British Columbia's postsecondary education system has expanded significantly since its beginnings early in the 20th century. The University of British Columbia (UBC), officially incorporated in 1908, operated as the province's only public university until 1963. That year, the Province passed legislation to establish Simon Fraser University (SFU), which opened in 1965. The University of Victoria (UVic) was founded in 1903 as Victoria College, an affiliate of McGill University in Montreal. The University received degree-granting status and moved to its Gordon Head campus in 1963.
During the past 40 years, the system has seen further developments to increase access to postsecondary education. The British Columbia Institute of Technology (BCIT) was founded in 1964. Later, community colleges were established throughout the province. In 1978, the Open Learning Institute, the Justice Institute, and the Emily Carr Institute of Art and Design (ECIAD) were established. To increase access to postsecondary education, the province established the University of Northern British Columbia (UNBC), which opened in 1994, and Royal Roads University (RRU), which opened its doors in 1996. In 1995, an Aboriginal education institute - the Nicola Valley Institute of Technology - was designated as a public postsecondary institution.
In 1995, the government enabled university colleges, BCIT and ECIAD, to grant undergraduate degrees. In 2003, public colleges were allowed to offer baccalaureate degrees with an applied focus, and university colleges (now known as teaching intensive universities) and provincial institutes to offer master's degrees with an applied focus.
In 2002, BCcampus was established with a mandate to provide British Columbia learners with a web-based access point to online learning programs and student support services. It has created a suite of tools and services to enhance the online learning offerings of British Columbia's 25 public post-secondary institutions. BCcampus also supports collaborative approaches to distance education, making education available to all students, particularly for those in rural and remote communities and those in urban communities whose schedules demand more flexible learning opportunities. In addition, it is responsible for developing open textbooks in the 40 most highly enrolled first and second year courses.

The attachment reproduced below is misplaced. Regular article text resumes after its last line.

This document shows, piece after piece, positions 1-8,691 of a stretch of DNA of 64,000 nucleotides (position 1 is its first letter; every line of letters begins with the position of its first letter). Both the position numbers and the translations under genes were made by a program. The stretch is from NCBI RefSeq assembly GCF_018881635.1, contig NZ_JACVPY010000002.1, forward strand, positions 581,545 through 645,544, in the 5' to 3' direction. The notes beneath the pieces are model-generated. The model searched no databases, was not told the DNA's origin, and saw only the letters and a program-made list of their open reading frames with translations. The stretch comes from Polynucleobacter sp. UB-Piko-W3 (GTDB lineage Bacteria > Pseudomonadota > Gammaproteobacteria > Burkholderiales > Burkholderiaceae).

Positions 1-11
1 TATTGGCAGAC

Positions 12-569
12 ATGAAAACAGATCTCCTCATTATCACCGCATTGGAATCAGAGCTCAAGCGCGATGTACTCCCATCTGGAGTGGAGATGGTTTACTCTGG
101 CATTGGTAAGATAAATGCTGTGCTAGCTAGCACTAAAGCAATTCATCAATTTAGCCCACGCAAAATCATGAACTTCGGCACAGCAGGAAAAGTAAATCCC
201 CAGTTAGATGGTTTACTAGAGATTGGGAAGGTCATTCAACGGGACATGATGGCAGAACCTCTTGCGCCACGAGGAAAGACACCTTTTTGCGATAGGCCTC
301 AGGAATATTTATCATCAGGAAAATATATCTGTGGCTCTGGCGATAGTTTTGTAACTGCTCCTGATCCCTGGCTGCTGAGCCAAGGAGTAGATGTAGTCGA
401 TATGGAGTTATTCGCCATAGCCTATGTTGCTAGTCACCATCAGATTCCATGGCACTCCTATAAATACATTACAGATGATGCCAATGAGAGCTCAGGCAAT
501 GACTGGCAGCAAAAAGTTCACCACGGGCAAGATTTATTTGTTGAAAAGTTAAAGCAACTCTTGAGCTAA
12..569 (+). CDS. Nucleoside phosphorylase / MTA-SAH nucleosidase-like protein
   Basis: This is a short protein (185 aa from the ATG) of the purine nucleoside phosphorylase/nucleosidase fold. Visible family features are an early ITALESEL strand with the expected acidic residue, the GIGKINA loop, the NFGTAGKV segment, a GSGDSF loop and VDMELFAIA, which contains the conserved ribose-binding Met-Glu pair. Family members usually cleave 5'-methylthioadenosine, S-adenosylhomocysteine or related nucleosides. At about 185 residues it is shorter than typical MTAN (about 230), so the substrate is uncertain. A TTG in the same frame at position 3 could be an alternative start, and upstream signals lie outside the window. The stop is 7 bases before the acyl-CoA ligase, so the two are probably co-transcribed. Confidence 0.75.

In March 2004, government announced that it would dissolve Okanagan University College to establish a new institution in the region - Okanagan College (OC) - as well as a new university campus - University of British Columbian Okanagan (UBCO) - with the first students entering UBCO and OC in September 2005.
In March 2005, government created a new university in Kamloops - Thompson Rivers University (TRU) - to succeed the University College of the Cariboo. TRU assumed responsibility for the provincial open and distance learning mandate of the British Columbia Open University and the Open College, formerly part of the Open Learning Agency.
The three remaining university colleges, Capilano College and Emily Carr Institute of Art and Design were established as teaching-intensive universities in 2008.
BC now has the following public post-secondary structure:
- Research-intensive universities — Simon Fraser University, University of British Columbia, University of Northern British Columbia, and University of Victoria
- Teaching-intensive universities — Capilano University, Emily Carr University of Art and Design, Kwantlen Polytechnic University, Royal Roads University, Thompson Rivers University, University of the Fraser Valley and Vancouver Island University
- Colleges — Camosun College, College of New Caledonia, College of the Rockies, Douglas College, Langara College, Okanagan College, North Island College, Northern Lights College, Coast Mountain College, Selkirk College, and Vancouver Community College
- Institutes — British Columbia Institute of Technology, Justice Institute of British Columbia, and Nicola Valley Institute of Technology